The Minstrel

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The minstrel was walking to work. A man picked him up at the corner where the workers were and took him to his farm every day. The minstrel got food, a shower, a clean room when he worked late, and some newer clothes. The minstrel considered himself lucky. The farmer said when the harvest was over, the minstrel could stay and do handyman work. The farmer said that the minstrel was the best worker he ever found. The minstrel thanked the Lord for his admonishment of hard work, for he was being rewarded. Life was good indeed.

All the workers needed a place to live. They did not speak the language of this land, just like the minstrel. He was grateful that he could speak to the farmer, that he understood. When the farmer picked him up, he expressed his concern for his fellow men, how they had nowhere to live. They couldn’t afford most rent. Money they made went to food and the rest went to families abroad. The minstrel envied them. He wished that he had a family to support, still. But he just had himself to worry about, which really was easier. These men went to sleep cold every night because their commitment to their families made them do so.

This is what he told the farmer one day when he picked the minstrel up in his truck. So the farmer drove to a building, a great big building. There were boards on the windows. The farmer said that the building had been abandoned because the landlords were drug smugglers, and that they had set fire to the building just before the government confiscated it. Now the government had forgotten about it, so here it stood, alone and unused. The minstrel and farmer got out and looked over the building. If you climbed the fire escape, you could get into the building on the fourth floor. The fire had apparently only damaged the first three. The foundation on the fourth floor seemed to be solid, and there was plenty of light with all the windows. At least the minstrel’s friends could be warm at night, the farmer said.

So the next time he saw the workers, he told them of the good news, about this home for them. Excitedly, they followed him to the building, where they promptly went and moved their few belongings in. A home, finally. They could be dry at night, and they would be off their streets. And they had good jobs where they made more money in one month than they did in a whole year back home. The workers were very grateful indeed.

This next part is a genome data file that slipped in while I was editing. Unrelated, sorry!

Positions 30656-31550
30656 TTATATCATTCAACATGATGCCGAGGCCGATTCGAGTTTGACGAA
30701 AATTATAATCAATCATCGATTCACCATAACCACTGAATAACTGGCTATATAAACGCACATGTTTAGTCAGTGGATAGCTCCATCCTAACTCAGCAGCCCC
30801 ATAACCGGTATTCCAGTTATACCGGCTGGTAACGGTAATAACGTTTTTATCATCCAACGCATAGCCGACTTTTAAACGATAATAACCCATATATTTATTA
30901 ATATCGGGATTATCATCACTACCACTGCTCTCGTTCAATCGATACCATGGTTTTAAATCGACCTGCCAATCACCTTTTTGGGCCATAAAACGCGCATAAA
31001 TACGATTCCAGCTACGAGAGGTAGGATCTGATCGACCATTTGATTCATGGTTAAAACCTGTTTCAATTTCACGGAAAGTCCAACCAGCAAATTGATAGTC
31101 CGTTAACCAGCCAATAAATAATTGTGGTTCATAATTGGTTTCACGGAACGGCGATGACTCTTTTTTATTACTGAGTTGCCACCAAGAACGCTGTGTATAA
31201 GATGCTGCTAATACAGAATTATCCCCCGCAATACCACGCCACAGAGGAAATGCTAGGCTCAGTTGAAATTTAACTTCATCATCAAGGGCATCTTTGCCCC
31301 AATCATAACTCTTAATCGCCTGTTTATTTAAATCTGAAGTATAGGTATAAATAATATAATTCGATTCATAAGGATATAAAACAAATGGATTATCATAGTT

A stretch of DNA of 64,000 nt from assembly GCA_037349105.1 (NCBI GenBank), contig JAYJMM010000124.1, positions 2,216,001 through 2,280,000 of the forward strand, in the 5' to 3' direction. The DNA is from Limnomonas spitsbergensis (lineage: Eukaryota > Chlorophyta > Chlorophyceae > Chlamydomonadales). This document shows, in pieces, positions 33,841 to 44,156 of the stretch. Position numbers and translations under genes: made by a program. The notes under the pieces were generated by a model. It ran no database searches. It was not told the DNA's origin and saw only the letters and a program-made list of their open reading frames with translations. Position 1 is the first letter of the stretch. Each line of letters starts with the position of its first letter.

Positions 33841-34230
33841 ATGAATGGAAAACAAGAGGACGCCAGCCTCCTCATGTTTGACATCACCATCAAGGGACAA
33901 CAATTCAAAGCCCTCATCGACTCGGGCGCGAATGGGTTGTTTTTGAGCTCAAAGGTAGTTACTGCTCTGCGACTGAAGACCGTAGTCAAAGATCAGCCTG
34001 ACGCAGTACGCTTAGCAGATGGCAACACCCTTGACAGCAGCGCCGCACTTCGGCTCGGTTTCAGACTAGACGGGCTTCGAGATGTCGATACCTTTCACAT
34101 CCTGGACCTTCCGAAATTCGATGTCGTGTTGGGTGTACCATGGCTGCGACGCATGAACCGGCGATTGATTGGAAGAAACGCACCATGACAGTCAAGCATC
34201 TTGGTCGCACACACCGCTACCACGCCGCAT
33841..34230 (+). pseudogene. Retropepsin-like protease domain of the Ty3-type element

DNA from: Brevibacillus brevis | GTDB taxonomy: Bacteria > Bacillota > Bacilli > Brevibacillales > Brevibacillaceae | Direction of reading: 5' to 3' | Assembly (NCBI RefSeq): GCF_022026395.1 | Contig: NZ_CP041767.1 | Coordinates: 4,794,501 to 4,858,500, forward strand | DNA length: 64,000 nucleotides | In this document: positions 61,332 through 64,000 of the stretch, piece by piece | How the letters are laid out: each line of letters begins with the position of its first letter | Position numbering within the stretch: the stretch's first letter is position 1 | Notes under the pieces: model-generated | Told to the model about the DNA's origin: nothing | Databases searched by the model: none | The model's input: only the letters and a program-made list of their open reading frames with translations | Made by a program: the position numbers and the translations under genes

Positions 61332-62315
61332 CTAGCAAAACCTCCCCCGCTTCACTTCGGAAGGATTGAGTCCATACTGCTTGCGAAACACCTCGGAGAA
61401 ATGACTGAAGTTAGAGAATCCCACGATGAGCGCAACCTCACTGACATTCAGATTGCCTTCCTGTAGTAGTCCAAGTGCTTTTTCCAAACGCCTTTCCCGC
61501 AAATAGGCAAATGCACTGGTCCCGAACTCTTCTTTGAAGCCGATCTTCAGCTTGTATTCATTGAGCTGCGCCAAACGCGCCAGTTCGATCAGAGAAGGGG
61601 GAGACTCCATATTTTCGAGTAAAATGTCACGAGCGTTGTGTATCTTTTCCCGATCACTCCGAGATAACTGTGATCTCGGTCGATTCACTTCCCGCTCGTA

The minstrel would go and visit them. The farmer let him take some of the harvest to his friends, so he would give them food and buy them matches and paper so they could stay warm at night. His friends had found a metal garbage can which they used as a fireplace. They would sit around the fire and the minstrel would teach them the songs that he taught Raulita. The minstrel was happy with his new friends. He felt like he truly found a home.

One rainy night though, while they were singing together, two men with flashlights raided their home. They wore blue suits and held gold badges. They took the vegetables that were in the home. They were ready to grab the minstrel and his friends. The minstrel was enraged at this attack. A feeling of deja vous swept over him, and in his venom, he began to hiss at the suits jumping and stomping all about them. He told them off in Spanish, purposely foaming right in their faces. The blue suits were young, younger than even what Raulita would be now. They were scared by the crazy man’s tactics. Seeing an opportunity, the minstrel’s friends formed a circle around the blue suits. The minstrel could see panic in their eyes. Feeling victorious, the minstrel looked the one holding the vegetables straight in the eye, and put his hands out gesturing to the food. The terrified man dropped them in his arms like they were a bomb ready to go off. Then the minstrel gestured towards the makeshift entrance. The men scrambled in that direction, and the circle made room for them to leave, and watched as they disappeared, their footsteps fading on the escape as they got further and further away.

The minstrel and his friends celebrated that night. They sang and feasted on the goodness that the Lord provided. That night they were safe, and they were warm, and they were dry. They were grateful indeed.

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